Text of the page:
The tragedy of Katrina’s aftermath


The Hurricane Katrina disaster seems so far away, yet it remains close in my mind.  Information about the aftermath and disaster recovery effort has sketchy here in Seoul, except for what I can glean from the Internet and cable television.  Today the disaster touched me in a small way.  I put together a list of disaster recovery organizations and contact information Americans in Korea can use to locate loved ones possibly affected by the disaster.  Some Americans have inquired about the relief effort, and the resource list I put together will hopefully be helpful to those who are in Korea but are concerned about the hurricane’s aftermath.
 
This tragedy is such a shame.  The sheer numbers in terms of potential victims and costs to rebuild New Orleans and Gulf Coast is staggering.  The ultimate impact of this natural disaster may exceed the 9/11 terrorist attacks, Hurricane Andrew, and the 1906 San Francisco Fire.  It conjures memories of the 1900 Galveston, Texas hurricane that leveled the city and is still considered by many to be the worst natural disaster in U.S. history.  Those who perished in the hurricane or its aftermath could number in the thousands.  Yesterday, the mayor of New Orleans estimated that 80% of the city is flooded with water.  Risk Management Solutions, a catastrophic risk-modeling firm, estimated today that the economic cost of the disaster could be as high as $100 billion.  Swiss Re, a reinsurer, estimated that the insurance claims associated with the disaster could be as much as $20 billion, a figure similar to the estimated loss caused by 9/11.    The Superdome, host to a handful of Superbowls in years past, is now virtually uninhabitable and could be demolished.  In fact, each day it looks more and more like large sections of the city will have to be completely rebuilt.  Some experts have estimated that it may take as long as six months to completely drain the city and years to rebuild it.  I often think that the media exaggerates news to hype news stories, but the disaster footage I’ve seen leaves little doubt that the situation on the ground is far more serious than what the news is portraying.  I had the same feeling when I read about the Tsunami that devastated Asia and Africa in December 2004.  It’s hard to exaggerate reporting on the aftermath of natural disasters with a magnitude as immense at Hurricane Katrina.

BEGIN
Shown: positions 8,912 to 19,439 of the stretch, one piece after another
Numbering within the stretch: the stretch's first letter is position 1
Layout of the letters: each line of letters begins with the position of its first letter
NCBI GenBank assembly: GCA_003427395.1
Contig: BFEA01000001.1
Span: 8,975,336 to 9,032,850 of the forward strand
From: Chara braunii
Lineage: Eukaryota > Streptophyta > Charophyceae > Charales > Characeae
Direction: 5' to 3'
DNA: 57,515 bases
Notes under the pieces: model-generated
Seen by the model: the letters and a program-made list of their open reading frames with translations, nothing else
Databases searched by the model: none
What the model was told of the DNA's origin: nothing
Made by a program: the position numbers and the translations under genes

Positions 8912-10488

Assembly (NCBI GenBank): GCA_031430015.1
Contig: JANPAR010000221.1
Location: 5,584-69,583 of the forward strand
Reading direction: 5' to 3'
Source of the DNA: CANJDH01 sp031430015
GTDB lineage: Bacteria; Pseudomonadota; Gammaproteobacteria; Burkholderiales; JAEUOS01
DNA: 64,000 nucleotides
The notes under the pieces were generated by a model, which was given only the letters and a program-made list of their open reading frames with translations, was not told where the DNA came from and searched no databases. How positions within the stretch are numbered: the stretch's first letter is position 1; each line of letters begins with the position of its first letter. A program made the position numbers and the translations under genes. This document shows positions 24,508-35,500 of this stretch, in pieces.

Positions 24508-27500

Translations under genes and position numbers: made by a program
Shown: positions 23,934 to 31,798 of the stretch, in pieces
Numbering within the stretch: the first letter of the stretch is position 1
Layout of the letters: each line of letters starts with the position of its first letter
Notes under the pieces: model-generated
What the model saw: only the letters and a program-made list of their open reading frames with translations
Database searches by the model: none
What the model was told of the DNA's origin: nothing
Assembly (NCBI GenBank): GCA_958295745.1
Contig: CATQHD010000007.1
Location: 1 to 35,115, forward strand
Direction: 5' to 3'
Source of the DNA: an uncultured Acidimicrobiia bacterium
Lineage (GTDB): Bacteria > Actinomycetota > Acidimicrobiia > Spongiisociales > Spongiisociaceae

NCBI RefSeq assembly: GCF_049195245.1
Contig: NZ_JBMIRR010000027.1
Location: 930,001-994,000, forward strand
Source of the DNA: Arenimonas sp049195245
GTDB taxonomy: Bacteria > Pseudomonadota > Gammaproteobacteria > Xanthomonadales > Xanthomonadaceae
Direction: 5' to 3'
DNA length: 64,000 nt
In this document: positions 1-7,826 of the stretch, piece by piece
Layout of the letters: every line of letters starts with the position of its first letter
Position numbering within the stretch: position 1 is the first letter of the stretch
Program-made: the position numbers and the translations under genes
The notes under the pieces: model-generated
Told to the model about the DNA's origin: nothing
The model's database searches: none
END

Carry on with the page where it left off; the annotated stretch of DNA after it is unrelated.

I don’t know anyone who lives on the Gulf Coast or in New Orleans, but my sympathies go out to everyone who lost a loved one there, or lost their home, or are dodging bullets and looting, or sitting on roofs waiting to be rescued without food or water, or struggling to cram into large arenas converted into makeshift shelters.  I cannot even imagine what it must be like living through the hell that my fellow Americans are going through in this disaster.  I imagine that many survivors of Hurricane Katrina felt the same way as they watched in horror as imagines of disaster relief in Indonesia, Thailand, Sri Lanka, and other areas hard hit by the Tsunami flashed across their screens.  Less than one year later, disaster unexpectedly strikes again with fury.  I cannot even imagine what it must be like for the survivors who have to endure high daylight temperatures, surrounded by devastation.  It makes me wonder whether an unforeseen disaster will someday cross my own path.  It reminds me to remain viligent.  Sometimes we can’t control our circumstances, but it doesn’t hurt to try.  In the meantime, I hope my family and I never have to go through what the people of the Gulf Coast must face.
 
Blog note:  My family and I will head to Seoraksan National Park tomorrow for a couple of days.  Although we will stay at a hotel (no, no camping unfortunately), I don’t know if I will have Internet access.  I’ll post another blog entry as soon as I can.  I should hopefully have some great pictures for you too.
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